Procurement Maturity

In a previous post, we looked at installing the proper foundation for implementing a procurement blueprint within an organization, based on a procurement transformation approach outlined by Future Purchasing. Today, we will take a look at how to build on that foundation so that an organization may develop maturation in this procurement methodology.

Though not every organization will advance at the same pace or follow the same path toward achieving their procurement goals, this model should help to monitor progress and identify the developmental traits in leadership and team profiles.

Operational Excellence
If Phase 1 was categorized by the creation of an organizational blueprint, Phase 2 is all about achieving that desired operational excellence. As was established in the foundation, an organization needs to empower their Chief Procurement Officer (CPO) or procurement leader(s) with sufficient resources and operational support.

With a commitment to the process having been adopted, the organization is ready to build on this platform of success. CPOs should now focus on enhancing the capabilities of their procurement team by pushing into new areas of expenditure, processes, and projects. In order to attain greater margins through supplier relations, CPOs need to push their team to build stronger bridges within the business.

There needs to be a real depth of skills and capabilities across the procurement leadership teams. High levels of board sponsorship and involvement can help to assert a balance between functional skills and leadership ability. With substantial budgetary provisions and the willingness to replace any underperforming procurement personnel, the organization can back the major change that is often crucial to achieving their set goals.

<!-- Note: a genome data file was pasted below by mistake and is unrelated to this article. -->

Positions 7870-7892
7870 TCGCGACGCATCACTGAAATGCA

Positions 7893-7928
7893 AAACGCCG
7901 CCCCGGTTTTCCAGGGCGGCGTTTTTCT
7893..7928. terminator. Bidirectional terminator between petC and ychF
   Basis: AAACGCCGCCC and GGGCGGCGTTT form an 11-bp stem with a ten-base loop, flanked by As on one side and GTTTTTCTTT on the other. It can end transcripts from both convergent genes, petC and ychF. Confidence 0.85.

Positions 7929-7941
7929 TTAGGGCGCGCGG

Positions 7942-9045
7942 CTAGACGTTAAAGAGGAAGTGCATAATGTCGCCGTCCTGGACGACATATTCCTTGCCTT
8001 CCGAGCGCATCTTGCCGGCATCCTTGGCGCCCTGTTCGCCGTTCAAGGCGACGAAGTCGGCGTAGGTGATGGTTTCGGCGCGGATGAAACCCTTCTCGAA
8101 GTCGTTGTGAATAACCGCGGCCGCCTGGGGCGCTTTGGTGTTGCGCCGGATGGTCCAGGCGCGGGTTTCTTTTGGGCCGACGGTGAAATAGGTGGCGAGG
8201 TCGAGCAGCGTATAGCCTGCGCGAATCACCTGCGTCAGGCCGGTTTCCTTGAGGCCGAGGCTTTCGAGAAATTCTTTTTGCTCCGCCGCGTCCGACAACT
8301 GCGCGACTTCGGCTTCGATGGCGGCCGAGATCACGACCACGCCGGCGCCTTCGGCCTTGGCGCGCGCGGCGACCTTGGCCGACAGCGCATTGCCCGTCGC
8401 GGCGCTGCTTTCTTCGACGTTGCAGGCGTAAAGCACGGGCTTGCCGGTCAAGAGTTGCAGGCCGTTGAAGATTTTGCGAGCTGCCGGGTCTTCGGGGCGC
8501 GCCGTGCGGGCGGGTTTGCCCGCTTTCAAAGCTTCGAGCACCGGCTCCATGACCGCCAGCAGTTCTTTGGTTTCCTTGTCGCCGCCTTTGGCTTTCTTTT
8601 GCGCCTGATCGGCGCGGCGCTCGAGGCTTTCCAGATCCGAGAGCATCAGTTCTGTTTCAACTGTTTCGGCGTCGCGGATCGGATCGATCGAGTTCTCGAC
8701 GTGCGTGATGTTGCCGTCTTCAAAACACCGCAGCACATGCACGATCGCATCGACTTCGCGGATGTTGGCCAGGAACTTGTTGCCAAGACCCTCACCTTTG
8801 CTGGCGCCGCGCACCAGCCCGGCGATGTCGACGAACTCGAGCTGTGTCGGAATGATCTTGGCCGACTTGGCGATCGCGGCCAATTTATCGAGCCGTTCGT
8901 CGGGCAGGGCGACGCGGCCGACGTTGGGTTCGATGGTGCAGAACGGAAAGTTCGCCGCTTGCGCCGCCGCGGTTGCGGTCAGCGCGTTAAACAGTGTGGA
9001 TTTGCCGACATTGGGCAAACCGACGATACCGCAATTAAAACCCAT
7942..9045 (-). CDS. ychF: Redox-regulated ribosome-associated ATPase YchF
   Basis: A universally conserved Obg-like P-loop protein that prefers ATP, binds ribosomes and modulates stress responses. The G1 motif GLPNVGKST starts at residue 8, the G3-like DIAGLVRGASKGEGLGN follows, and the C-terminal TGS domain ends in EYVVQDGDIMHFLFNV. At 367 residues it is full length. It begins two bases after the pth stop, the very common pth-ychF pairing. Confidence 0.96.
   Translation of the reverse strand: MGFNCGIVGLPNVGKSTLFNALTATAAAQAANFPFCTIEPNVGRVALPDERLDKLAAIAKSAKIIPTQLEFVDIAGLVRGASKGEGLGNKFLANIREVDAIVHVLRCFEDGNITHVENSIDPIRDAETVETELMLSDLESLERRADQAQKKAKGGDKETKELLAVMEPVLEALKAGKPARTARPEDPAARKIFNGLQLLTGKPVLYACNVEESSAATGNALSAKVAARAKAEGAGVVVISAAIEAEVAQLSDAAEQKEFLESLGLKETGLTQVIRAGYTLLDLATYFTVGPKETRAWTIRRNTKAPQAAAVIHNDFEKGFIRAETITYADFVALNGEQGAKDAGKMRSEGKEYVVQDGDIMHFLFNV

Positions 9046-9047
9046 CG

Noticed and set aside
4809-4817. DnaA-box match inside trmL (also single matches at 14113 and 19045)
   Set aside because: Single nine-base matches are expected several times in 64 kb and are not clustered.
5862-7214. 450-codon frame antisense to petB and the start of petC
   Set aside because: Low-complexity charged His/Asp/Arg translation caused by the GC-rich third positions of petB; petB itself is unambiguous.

With the continued integration of key operational performance metrics, such as total savings and service delivery, the CPO can ensure the proper balance in cost, value, cash, and service. By taking a cross-business, cross-functional approach, the CPO can lead the close integration of procurement into the business planning cycle.

Procurement Competence
The final phase can be defined by an organizational restructuring and redefinition. A strategic alignment has occurred, and procurement is now at the heart of any new operating models. There has evolved a new and very different focus, with an enhancement of the procurement capabilities between the supply markets and the leading groups inside of your organization.

This is procurement as a business competence, rather than a functional one. A CPO of executive stature and inspirational vision is required to closely integrate and align procurement operations with those of your organization’s major suppliers.

Your CPO needs to have secured a considerable voice and involvement at the board level, one capable of fundamentally shaping the company’s interests, strategies, and direction. The CPO should be a trusted participant in key business forums and an important strategist in defining initiatives going to the heart of the organization.

The organization can support procurement at this phase by providing the CPO with the resources for a very strong talent pool and considerable in-flows into the team. With the established connections between the procurement team and the major suppliers of business drivers, this phase relies less on organizational support and more on systematic necessity.

An organization in this phase has created a system where their procurement team doesn’t need the micromanagement they may have had in the earlier phases. The CPO should offer them a nurtured rapport in a sometimes subtle system which allows the entire department to succeed, intervening more in the implementation of new supply/distribution channels and with the more significant/concerned partners than in the day-to-day minutia.

Once again, proper procurement maturation can still be largely connected to performance implication metrics. An innovative, yet perpetual leader should continue to drive results in both new and established supply chains. Let’s face it, revenue is the bottom line.